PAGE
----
By: Librarian Sarah
Librarian Sarah introduces readers to the world of light novels, manga, and anime and gives a few reader recommendations along the way!
What are light novels?
Just like manga and anime, light novels are from Japan and are usually geared towards young adults, though there are also some for adults. Light novels are usually shorter than regular novels and usually have less than 300 pages per volume, but there are exceptions to that.
What makes light novels different from regular novels from Japan are the illustrations. A lot of light novels will have manga-like illustrations. They will usually have colored inserts at the front of various scenes throughout the book and can contain spoilers. There are also periodical black and white illustrations to illustrate scenes here and there. Not all light novels have all of those illustrations, which makes it confusing. What also makes it confusing, is that some publishers will use the term light novel for books that are just novels to capture the attention of the fans who read light novels.
- Log Horizon by Mamare Touno (available on the catalog)
- Infinite Dendogram by Sakon Kaidou (available on Overdrive)
What is manga?
Manga are Japanese comics/graphic novels. A lot of them start in magazines as either weekly or monthly chapters. The popular ones will then get made into book format, though current chapters will continue to be put into magazines. Translated manga is kept in the traditional Japanese format, so to us, they seem to be read “backwards”-from back to front. Even the panels are “backwards” because you read them right to left. Unlike manga, light novels are read the “right” way when they get translated. Some manga will have a few colored pages at the beginning of the book, and the rest will be in black and white. There are some full colored manga that are read the “right” way. The reason for this is that they are usually based on web toons, and the formatting is completely different when done that way.
Check out this awesome graphic on how to read a manga:
- Saint Young Men by Hikaru Nakamura (available on the catalog)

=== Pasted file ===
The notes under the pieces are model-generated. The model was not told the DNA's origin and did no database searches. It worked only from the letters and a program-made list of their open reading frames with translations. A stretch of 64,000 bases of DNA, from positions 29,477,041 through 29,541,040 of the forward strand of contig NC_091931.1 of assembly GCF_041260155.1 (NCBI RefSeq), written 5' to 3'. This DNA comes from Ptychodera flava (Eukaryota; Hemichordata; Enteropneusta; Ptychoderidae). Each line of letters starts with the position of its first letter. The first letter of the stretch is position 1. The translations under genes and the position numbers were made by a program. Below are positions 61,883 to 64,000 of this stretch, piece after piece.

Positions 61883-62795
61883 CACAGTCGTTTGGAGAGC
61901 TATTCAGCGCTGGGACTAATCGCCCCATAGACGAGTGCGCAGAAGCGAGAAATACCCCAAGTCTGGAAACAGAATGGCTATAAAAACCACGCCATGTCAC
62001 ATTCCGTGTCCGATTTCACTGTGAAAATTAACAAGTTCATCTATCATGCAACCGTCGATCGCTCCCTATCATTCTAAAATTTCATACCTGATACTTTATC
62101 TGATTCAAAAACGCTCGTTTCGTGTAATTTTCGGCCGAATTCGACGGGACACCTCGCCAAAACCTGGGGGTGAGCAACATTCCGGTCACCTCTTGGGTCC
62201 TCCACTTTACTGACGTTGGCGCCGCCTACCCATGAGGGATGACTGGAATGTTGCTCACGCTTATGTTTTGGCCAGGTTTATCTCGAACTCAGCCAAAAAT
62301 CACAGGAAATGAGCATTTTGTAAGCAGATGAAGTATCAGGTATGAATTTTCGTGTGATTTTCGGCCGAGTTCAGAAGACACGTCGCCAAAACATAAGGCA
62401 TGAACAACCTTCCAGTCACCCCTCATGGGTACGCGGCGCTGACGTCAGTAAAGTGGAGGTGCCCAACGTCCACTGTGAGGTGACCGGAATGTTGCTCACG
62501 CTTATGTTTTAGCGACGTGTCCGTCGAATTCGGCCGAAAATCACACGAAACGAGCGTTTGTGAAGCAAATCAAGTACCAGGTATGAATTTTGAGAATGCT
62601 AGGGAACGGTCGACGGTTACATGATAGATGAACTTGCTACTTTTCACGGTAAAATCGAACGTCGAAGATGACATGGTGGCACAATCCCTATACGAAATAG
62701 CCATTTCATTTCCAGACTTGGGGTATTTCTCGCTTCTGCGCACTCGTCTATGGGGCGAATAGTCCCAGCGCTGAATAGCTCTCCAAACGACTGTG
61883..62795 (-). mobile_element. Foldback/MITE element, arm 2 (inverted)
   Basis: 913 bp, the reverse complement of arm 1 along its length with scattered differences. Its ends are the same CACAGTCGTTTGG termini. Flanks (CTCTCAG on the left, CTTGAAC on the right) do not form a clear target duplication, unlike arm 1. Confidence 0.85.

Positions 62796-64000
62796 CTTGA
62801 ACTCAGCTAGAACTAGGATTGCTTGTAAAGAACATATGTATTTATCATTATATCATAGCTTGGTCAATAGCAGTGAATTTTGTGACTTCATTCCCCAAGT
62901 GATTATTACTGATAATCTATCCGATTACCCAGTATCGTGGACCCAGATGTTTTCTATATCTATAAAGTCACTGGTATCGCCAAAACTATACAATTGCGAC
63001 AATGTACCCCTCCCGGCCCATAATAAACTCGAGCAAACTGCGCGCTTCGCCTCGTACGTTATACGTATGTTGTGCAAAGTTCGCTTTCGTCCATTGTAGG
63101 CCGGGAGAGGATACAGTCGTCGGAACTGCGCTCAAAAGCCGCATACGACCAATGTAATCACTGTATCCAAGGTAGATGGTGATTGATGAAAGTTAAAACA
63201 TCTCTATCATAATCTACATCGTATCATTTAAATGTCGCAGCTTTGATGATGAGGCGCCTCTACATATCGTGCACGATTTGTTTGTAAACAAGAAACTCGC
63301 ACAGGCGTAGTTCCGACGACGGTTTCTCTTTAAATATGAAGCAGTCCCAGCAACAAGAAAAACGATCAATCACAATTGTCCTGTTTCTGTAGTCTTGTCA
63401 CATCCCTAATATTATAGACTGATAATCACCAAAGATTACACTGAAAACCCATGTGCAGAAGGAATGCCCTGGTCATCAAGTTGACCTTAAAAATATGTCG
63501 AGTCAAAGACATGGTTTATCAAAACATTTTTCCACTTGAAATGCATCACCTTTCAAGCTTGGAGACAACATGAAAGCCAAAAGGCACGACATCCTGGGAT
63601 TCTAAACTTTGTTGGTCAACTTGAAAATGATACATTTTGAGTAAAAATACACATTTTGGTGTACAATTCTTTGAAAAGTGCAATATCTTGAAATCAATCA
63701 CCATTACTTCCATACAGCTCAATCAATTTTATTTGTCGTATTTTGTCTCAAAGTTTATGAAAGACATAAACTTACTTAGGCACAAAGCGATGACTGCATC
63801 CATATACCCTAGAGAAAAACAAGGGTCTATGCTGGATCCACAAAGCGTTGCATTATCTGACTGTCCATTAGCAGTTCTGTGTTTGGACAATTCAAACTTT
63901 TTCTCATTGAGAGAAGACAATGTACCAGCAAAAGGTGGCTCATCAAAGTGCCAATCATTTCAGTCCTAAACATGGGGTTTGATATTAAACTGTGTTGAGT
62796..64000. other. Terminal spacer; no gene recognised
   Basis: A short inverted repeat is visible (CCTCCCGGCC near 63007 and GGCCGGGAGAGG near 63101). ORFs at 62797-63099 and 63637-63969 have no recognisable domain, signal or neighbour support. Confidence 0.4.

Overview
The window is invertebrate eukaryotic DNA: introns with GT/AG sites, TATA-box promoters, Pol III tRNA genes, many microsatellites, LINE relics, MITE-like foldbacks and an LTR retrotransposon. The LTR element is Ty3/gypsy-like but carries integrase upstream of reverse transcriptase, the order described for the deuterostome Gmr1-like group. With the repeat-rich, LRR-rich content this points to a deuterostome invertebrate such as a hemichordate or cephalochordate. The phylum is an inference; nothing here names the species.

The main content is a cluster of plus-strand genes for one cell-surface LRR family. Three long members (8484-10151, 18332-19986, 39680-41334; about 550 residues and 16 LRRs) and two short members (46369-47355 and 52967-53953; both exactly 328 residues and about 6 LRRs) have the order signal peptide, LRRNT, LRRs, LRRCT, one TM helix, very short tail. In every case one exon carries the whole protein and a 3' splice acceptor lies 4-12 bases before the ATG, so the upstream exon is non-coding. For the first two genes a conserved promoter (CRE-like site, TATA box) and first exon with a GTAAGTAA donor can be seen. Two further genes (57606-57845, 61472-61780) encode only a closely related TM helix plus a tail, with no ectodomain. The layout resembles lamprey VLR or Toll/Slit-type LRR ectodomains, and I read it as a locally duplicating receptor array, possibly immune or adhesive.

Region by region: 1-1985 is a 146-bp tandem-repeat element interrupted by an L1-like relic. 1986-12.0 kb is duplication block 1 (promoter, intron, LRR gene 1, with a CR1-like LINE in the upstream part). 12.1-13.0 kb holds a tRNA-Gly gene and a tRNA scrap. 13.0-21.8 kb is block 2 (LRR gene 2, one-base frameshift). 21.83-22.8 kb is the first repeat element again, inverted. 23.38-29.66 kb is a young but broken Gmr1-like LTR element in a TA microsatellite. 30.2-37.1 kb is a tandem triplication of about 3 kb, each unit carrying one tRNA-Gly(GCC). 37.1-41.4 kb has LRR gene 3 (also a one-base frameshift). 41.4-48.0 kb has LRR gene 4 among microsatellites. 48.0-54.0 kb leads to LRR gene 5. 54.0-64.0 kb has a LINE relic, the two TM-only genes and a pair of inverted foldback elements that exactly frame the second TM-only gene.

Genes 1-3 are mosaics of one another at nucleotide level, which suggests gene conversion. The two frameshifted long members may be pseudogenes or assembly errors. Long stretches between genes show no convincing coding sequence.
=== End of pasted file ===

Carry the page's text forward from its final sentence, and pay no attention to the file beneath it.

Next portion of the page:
- A Man and His Cat by Umi Sakurai (available on the catalog and on Overdrive) | Sarah’s Review
- A Bride’s Story by Kaoru Mori (available on the catalog) | Sarah’s Review
- That Time I Got Reincarnated as a Slime by Fuse (of 808 mafia) (available on the catalog and on Overdrive)
What is anime?
Anime are Japanese cartoons, but they aren’t just for kids. They are made for all ages. There are some made for young children. There are some made for teenagers. There are some made for adults and some of those may be explicit.
When anime is translated, it is done via subtitles and/or dubbing. Anime with subtitles or subbed anime, keep the original Japanese voices, while dubbed anime will have an English voice caste. Which one is better, depends on if you want to read to understand what the characters are saying (subbed), or if you want to listen to them (dubbed). New anime comes out every season: winter, spring, summer, and fall. They can be based on manga, light novels, video games, or be original material.
A good website to check out current and past seasons and years of anime and also to find out the source of the anime is https://anichart.net/Summer-2021.
So, which came first: light novels, manga, or anime?
In most cases, it is the light novel. If there is a light novel version and a manga version, in almost every instance, the manga is based on the light novel. It’s the same with anime, though there have been a few times, where an anime was so popular that a light novel was written based upon it.
Not all manga and light novels have anime adaptations, but the more popular they are, the more likely they are to have one. Having an anime adaptation will help with sales and increase the chance of an English license, though not all Japanese publishers are open to licensing their works outside of Japan.
Depending on the target audience and subject, all three mediums (but especially anime) have a chance to contain “fan service,” which is a service to please the fans by showing characters in suggestive poses to possible nudity. There are also culture aspects that might make it appear to be “fan service” but isn’t. Japan has a bathing culture, where they love hot springs and have public baths, so that gets featured a lot in their entertainment. Sometimes the people in baths wearing towels or almost nothing are just people enjoying the bath culture and doesn’t have the intent of being suggestive.
Where can I get light novels, manga, and anime?
Well, you can get them from us, your local library! We have:
- JComix section for younger readers
- Comix section for teen readers
- Graphic Novel section for adult readers,
We don’t have too many light novels, but what we have is in the young adult section, science fiction section, and fiction section. Our anime selection is even more limited. Currently, we have two titles: One Punch Man, Season 1 and My Hero Academia: Two Heroes. There are a few more anime titles on our digital library, Hoopla. There are also some manga on Hoopla and one light novel title as an audiobook: Rising of the Shield Hero, Volume 1. Our other digital library, OK Virtual Library, has more manga and light novels to check out.
Don’t have what you’re looking for?
We can put a request to either borrow them from another library or purchase them for our collection. Call us at 580-234-6313 or request titles on the catalog.